DSC_9680Stanley’s solution to our predicament was to take us to a local flea market. “By the time you finish buying a few items, you will be dry”, he assured us.  We were dripping wet, so we were not feeling very charitable towards him at this point.  Especially because he carried his own umbrella and stayed away from the view points and remained dry.   But our resentment vanished as soon as we reached the flea market. Local artisans displayed their wares :  wooden bowls, metal & stone carved figurines,  intricately designed walking sticks, masks of various size & shapes.—each article beautiful crafted from stone or wood or metal.  My favourite purchase was a Nyaminyami stick – a short walking stick with very complex figures carved from top to bottom with each section representing a critical part of the Zimbabwe life. Starting with Nayaminyami—a mythical river creature followed by the Zambezi river, the mopane tree, the local people and a pipe , each part of the stick represented an integral part of the local life.

NyamiCompetition amongst the traders was fierce, the moment we landed we were surrounded by the vendors – I felt as though I was the only bone in front of a pack of hungry dogs.  We were pushed and pulled in all directions, promised incredible deals at the top of their voices, various items were shoved in our hands and for a couple of minutes, I was completely bewildered for the first few minutes till my Bombay background kicked in.  These kind of high pressure sales tactics are common—so I could finally ignore the persistent sales men and focus on what I wanted to buy.   You need to haggle over the prices – the asking price in many cases was atleast three times what the final price ended up as.  My mom was an expert at this kind of negotiations — having honed her skills buying from the vendors in Bombay— so we managed to get a lot of stuff for a real bargain.  However the strangest experience was still to come.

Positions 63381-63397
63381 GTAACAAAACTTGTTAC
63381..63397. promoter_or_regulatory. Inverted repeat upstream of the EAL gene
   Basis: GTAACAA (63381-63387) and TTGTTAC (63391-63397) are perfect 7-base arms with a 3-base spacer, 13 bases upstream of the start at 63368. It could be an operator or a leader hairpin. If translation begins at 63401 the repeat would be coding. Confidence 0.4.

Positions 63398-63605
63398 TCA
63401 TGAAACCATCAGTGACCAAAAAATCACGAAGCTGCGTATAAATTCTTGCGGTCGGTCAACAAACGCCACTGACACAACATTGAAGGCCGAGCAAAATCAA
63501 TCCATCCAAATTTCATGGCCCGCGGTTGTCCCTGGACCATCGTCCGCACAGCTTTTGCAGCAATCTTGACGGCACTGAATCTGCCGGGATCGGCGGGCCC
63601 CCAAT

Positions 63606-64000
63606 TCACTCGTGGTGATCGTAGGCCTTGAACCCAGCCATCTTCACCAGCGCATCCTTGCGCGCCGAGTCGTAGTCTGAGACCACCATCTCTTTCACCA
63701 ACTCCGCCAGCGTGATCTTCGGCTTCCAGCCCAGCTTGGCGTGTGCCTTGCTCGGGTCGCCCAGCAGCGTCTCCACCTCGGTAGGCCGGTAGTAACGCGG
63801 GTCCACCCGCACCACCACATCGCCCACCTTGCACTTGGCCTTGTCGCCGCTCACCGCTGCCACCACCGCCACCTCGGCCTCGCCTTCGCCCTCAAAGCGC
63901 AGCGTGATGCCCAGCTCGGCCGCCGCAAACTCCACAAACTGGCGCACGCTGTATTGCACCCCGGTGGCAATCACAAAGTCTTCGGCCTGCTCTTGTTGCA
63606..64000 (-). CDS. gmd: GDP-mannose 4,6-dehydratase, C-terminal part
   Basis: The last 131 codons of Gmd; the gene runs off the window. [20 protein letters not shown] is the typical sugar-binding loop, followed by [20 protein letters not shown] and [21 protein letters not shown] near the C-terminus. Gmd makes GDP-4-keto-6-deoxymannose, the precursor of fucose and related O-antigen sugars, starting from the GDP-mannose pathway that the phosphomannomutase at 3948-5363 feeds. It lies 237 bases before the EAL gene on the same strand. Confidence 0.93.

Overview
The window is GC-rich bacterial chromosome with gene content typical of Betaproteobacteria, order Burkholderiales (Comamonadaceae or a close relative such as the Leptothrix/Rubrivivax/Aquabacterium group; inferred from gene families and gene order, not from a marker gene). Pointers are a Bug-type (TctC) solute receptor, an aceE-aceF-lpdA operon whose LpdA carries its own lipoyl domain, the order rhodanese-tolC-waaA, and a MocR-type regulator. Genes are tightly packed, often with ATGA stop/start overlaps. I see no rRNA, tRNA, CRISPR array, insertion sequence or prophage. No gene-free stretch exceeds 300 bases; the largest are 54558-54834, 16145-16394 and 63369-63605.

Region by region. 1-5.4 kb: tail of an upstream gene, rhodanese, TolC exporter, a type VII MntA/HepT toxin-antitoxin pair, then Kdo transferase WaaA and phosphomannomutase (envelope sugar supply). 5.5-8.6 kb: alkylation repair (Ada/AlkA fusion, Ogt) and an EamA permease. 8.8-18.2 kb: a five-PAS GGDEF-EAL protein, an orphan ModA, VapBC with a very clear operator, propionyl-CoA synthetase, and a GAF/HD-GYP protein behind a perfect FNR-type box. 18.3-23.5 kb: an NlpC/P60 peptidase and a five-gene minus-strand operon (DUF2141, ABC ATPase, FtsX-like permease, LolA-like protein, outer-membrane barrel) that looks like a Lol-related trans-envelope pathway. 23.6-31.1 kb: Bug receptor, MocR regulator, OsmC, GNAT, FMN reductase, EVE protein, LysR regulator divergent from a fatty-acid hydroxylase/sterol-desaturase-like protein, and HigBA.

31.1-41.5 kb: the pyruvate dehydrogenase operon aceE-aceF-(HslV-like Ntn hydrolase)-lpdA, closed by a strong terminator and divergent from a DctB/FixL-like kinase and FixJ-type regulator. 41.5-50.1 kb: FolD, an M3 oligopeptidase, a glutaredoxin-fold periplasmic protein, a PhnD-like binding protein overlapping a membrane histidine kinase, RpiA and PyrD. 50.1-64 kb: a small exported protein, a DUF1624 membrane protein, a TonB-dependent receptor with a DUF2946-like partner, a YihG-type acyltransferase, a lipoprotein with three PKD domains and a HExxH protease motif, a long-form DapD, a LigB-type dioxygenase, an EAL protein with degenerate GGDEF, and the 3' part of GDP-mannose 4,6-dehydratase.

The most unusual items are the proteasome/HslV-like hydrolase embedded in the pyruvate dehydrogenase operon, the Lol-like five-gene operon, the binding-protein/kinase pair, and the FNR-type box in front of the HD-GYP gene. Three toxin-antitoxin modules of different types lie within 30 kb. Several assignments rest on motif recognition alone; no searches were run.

Soon we realized that the vendors were really not interested in money as much as they wanted some of our personal belongings.  We were promised any item in the shop for my backpack or Dwiti’s t-shirt or Asif’s shoes.  I knew the country was in trouble when they offered us an intricately carved wooden mask,  that would have cost us atleast $30 in US for Seejo’s dirty wet socks.  Since there is no production in Zimbabwe, consumer items were difficult to obtain.   We soon realized that the Zimbabwe’s economy was in such shambles that the country had no operational currency.  Due to the lack of goods, the locals had resorted to the age old practice of bartering.